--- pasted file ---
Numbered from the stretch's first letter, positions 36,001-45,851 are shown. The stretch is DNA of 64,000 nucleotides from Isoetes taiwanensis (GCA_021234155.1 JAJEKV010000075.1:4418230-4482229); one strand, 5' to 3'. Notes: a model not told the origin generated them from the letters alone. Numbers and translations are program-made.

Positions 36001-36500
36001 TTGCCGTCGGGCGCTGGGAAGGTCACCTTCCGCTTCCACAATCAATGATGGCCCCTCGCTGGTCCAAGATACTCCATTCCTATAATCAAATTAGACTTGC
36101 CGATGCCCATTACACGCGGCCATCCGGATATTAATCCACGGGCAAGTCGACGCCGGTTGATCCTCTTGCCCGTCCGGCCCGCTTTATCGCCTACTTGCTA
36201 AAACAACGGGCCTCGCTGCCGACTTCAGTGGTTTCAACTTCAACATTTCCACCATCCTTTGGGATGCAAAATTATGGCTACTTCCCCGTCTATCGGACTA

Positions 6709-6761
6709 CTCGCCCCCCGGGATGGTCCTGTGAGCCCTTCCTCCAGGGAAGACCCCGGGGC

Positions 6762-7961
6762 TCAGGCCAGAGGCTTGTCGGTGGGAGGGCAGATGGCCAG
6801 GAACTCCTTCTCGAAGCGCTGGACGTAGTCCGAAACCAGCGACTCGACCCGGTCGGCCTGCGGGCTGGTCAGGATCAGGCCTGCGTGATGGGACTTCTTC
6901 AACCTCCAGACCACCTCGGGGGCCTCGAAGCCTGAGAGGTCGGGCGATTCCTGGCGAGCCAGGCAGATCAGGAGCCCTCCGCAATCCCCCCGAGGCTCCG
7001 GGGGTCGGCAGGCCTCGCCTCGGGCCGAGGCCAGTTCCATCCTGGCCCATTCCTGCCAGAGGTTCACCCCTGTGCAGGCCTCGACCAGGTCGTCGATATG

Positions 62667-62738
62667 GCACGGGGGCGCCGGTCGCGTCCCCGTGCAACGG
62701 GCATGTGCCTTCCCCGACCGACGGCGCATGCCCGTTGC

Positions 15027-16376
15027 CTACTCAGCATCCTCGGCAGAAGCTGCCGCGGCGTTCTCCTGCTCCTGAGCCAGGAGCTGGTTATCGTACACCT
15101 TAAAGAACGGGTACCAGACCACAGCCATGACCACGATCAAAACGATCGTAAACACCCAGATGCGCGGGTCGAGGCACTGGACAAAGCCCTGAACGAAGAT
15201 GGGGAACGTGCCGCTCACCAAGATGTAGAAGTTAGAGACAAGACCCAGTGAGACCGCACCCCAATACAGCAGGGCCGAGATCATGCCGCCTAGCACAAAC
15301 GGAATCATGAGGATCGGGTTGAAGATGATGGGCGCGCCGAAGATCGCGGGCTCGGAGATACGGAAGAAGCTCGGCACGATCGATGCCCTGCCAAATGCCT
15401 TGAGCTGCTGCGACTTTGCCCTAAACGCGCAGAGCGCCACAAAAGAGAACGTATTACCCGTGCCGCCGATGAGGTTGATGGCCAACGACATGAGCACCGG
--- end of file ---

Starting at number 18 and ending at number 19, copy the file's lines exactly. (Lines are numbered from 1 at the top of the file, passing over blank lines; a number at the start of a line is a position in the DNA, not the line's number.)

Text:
15101 TAAAGAACGGGTACCAGACCACAGCCATGACCACGATCAAAACGATCGTAAACACCCAGATGCGCGGGTCGAGGCACTGGACAAAGCCCTGAACGAAGAT
15201 GGGGAACGTGCCGCTCACCAAGATGTAGAAGTTAGAGACAAGACCCAGTGAGACCGCACCCCAATACAGCAGGGCCGAGATCATGCCGCCTAGCACAAAC